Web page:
On the off-campus housing process: Challenging the status quo to bridge the athlete/non-athlete divide

The off-campus housing system is flawed, and the athletes reap the benefits. But this piece isn’t bashing athletes. As an athlete, I don’t think the solution would have been for me to live on-campus, while someone else signed for my apartment a week later and I got to bask in my otiose martyrdom from a senior co-op. That doesn’t change anything. The underlying system itself needs to change.

I think most people at the College would agree that there is a divide between athletes and non-athletes. I think it’s rarely, if ever, appropriate to speak on behalf of those with a different perspective from myself so, as someone who reaped the benefits of being an athlete on the College campus, I won’t do so here. But I can also sympathize as to why this current social structure would be frustrating, or make integrating into the social scene as a non-athlete at the College difficult, or at the very least serve to create a divide between factions of students that shouldn’t have such strong barriers between them. It just makes it easier to put people into the category of “other.”

I don’t know what that’s like from the non-athlete perspective, but I do know that creating divisions and misconceptions about that “other” group is never good for the fabric of a community. My group of friends and I have been called racists, rapists and homophobes multiple times by people we don’t know. This doesn’t make us victims, and I think the benefits we get from our willing participation in an unfair system fostered much of this divide. But a school, or a community, or a world where everybody is susceptible to feeling like they are from an unwanted group is a breeding ground for fear and anger, a place where empathy goes to die.

And I don’t mean to craft a whiny, woe-is-the-privileged side to this story, but I think the athletes are worse for the wear too. There is something that is lost when you spend your time at the College, or your life in general, floating through a sea of homogeneity. We can make a school of 2000 feel even smaller; we can make the whole world feel like the six inches between our ears. Creating such a tiny reality sacrifices the greatest parts of being alive. How could it not – there is so much more to consider than just our own little perspective.

I don’t want it to seem like I’m preaching some dogmatic message on how we should all live, because I’m not. Systemic changes are needed; the solution is not some individual-level epiphany from everyone on campus. In fact, I think that preaching a message of empathy to all and treating it like some miraculous solution is one of the more privileged things you could do. Telling those who are disadvantaged that their duty is to empathize with and educate those who are ignorant, besides being an unrealistic solution, places an undue and unfair burden on the oppressed to be the ones constantly educating the privileged.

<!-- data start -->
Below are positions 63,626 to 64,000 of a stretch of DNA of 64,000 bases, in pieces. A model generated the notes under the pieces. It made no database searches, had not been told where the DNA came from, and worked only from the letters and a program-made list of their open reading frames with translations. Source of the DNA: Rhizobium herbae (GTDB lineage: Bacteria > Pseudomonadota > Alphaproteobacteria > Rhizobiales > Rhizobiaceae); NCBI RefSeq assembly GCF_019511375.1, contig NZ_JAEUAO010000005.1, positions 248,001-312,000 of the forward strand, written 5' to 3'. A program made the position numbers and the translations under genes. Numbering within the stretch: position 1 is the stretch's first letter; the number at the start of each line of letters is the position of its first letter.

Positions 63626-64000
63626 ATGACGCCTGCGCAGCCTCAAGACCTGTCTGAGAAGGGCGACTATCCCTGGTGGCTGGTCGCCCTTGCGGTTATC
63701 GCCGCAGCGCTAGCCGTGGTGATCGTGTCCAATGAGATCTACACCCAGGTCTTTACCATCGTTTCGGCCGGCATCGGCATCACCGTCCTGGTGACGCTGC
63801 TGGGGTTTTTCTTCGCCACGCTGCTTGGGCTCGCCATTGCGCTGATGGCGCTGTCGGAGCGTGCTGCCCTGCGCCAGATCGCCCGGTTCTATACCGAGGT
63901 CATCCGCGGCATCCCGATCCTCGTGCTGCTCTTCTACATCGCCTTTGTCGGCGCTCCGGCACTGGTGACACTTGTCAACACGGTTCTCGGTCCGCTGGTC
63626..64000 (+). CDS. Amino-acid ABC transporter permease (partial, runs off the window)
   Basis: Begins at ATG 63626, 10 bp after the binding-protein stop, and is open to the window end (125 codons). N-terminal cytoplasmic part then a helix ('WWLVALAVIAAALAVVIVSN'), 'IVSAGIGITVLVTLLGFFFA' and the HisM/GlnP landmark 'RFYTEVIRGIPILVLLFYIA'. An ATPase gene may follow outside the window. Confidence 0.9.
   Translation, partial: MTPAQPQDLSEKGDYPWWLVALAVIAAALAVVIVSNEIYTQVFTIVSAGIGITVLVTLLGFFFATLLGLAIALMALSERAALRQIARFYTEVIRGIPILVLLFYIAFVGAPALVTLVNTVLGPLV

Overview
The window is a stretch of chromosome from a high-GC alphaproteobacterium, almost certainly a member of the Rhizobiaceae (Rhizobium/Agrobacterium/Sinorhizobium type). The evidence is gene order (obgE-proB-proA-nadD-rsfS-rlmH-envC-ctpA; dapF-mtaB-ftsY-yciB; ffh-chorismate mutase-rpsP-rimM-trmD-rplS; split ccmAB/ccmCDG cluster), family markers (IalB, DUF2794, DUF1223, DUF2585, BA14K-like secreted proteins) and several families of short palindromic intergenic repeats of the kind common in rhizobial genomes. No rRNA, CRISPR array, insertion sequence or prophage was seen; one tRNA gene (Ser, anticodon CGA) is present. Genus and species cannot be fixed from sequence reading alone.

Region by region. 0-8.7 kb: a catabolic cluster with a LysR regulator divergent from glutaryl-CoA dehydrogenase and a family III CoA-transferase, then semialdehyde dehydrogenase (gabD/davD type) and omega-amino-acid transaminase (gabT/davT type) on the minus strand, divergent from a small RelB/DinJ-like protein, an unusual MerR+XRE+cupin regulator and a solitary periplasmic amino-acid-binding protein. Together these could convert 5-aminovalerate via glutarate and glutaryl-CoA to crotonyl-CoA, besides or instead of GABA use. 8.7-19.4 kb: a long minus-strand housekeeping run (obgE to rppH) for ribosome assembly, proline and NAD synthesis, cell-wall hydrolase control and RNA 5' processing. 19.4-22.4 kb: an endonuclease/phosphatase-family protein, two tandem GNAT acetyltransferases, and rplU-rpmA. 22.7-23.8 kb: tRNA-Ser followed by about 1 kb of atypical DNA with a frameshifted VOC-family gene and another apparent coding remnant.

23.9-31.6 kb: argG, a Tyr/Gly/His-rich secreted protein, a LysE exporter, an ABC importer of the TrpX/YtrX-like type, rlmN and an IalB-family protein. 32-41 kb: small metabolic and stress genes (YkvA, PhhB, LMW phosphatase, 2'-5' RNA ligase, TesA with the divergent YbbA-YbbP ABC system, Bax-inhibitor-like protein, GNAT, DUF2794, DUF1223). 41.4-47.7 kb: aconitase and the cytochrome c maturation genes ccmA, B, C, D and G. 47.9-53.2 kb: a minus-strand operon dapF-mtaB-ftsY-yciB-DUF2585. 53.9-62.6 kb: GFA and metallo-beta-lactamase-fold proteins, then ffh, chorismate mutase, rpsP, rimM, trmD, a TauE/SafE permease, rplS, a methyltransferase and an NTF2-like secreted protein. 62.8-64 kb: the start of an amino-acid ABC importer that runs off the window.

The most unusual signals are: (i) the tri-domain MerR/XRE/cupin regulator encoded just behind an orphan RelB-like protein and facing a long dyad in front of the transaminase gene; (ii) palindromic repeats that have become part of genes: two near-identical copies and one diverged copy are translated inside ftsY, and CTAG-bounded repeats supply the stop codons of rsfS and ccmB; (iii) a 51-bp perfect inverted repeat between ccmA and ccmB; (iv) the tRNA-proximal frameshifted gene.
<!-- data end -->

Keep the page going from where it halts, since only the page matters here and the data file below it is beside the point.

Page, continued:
I don’t have all the solutions to this division at the College, and I certainly don’t have the answers to the larger, underlying questions that come with it. But I think the first step, in order to turn abstract thought into real progress, is fairly clear. The school needs to reshape the way it deals with off-campus housing and put an end to athletes having such a massive advantage to securing the houses that are capable of hosting parties. I don’t think eliminating off-campus housing is the answer – this pushes inevitable college-style drinking into an underground scene. That is dangerous. Instead, the “off-campus housing lottery” needs to be treated like a real lottery. Rising seniors who wish to live off-campus should be in the same lottery as those who wish to live in a co-op. When the first group is called, it can choose Goff’s or 71 just like it might choose Lambert, or some other co-op. Off-campus houses and co-ops are in the same selection pool.

Once the lottery has been completed, students who selected off-campus houses are granted a release to live only at the house in which they selected in the lottery. Then, and only then, does the College grant permission for them to sign a lease with that specific landlord.

Because there will be such uncertainty about whether students will be granted a release to live in a certain location, the signing of leases during freshman and sophomore years will stop. We might not be able to regulate the landlords, but we won’t need any forced compliance from them, because the market demand for their housing will be nonexistent before the lottery. The off-campus housing process should be aleatory, not passed down from generation to generation within teams. Other problems will still remain. But I believe that this is an important first step to creating a more equitable and cohesive community at Williams.

Gregory P. Zaffino ’17 is an economics major from Darien, Conn. He lives on Spring Street.